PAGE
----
Alberta Decides On Modest Auto Premium Hike

Alberta has settled on a rate increase for its mandatory automobile insurance.


Drivers will pay 5 per cent more in premiums beginning Nov. 1. The rate hike follows public consultations held by the Automobile Insurance Rate Board (AIRB) at which the Insurance Bureau of Canada (IBC) argued that premiums should be raised as much as 29 to 36 per cent.

IBC and insurers had sought the larger increase following a decision in Alberta’s Court of Queen’s Bench to strike down a cap of $4,000 limiting soft tissue injury claims. The cap was introduced in 2004 with the intention of keeping insurance costs under control.


During two days of hearings, the rate board’s own actuary recommended an increase of 14 per cent.  


Jim Rivait of IBC’s Alberta office represented the organization at the hearings and expresses disappointment with the board’s decision. “I don’t think the rate board has taken into account the full impact of the minor injury regulation.”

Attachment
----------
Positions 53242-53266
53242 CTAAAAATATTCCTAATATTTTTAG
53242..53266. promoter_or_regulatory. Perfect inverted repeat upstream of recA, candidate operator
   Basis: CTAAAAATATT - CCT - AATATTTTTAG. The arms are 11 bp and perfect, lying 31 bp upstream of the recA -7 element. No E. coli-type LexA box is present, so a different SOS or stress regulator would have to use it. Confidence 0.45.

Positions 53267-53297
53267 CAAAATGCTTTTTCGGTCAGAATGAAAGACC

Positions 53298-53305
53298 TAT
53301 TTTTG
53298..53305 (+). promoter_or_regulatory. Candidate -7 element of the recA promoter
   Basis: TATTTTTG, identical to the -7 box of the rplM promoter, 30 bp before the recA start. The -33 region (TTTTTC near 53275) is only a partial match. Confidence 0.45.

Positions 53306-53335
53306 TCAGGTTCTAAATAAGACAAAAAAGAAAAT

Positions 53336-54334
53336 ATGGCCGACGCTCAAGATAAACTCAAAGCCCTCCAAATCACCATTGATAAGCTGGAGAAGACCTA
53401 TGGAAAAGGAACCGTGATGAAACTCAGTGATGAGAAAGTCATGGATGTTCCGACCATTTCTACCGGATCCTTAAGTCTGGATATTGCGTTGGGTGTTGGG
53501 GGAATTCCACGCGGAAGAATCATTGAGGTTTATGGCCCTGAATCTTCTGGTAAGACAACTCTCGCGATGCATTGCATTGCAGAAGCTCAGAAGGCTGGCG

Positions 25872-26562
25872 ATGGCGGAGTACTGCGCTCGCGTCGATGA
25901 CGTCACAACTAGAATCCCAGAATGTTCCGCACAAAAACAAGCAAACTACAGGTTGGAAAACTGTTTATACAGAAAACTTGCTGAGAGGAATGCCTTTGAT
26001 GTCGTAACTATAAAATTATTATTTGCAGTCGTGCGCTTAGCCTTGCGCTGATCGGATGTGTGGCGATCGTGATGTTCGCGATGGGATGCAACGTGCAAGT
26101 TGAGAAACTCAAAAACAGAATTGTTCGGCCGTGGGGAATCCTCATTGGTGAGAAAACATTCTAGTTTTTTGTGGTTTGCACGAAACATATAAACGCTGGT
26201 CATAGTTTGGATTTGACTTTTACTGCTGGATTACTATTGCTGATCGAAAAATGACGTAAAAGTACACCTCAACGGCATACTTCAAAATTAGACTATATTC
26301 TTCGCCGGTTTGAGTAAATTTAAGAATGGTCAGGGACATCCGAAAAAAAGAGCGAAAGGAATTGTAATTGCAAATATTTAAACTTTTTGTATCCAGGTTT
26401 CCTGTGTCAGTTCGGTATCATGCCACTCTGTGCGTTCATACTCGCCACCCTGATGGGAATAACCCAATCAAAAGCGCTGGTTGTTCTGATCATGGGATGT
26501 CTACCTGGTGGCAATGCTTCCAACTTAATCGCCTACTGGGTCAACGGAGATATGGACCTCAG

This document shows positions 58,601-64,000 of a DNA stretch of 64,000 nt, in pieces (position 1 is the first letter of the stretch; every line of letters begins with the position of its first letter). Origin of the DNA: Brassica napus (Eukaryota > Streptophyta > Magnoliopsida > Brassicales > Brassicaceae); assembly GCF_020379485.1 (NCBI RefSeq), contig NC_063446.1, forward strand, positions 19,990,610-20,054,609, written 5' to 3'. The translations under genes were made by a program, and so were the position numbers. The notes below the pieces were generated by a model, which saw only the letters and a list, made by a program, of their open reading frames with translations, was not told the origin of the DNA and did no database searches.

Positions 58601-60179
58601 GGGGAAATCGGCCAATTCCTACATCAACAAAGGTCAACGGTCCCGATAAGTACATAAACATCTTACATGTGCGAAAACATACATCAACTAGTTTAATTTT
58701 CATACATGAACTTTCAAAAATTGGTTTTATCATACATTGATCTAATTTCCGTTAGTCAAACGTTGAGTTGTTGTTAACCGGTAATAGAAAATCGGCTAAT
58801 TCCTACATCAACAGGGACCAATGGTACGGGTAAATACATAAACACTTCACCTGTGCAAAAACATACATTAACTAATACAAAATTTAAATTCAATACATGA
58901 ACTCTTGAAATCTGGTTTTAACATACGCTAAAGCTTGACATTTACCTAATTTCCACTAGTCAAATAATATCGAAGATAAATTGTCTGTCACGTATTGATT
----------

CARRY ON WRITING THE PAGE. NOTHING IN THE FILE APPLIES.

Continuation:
Alf Savage, chairman of the auto insurance rate board, suggests the decision balances the interests of both insurers and drivers.


“It’s up to the insurance companies whether they want to go 5 per cent or not. They’ve asked for as high as 37 per cent, so I assume they’ll be considering the 5 per cent in their preparations,” Savage told Canadian Press.


He notes that auto claims have, in fact, decreased while rates have remained manageable for consumers.

Copyright © 2017 Transcontinental Media G.P.
Transcontinental Media G.P.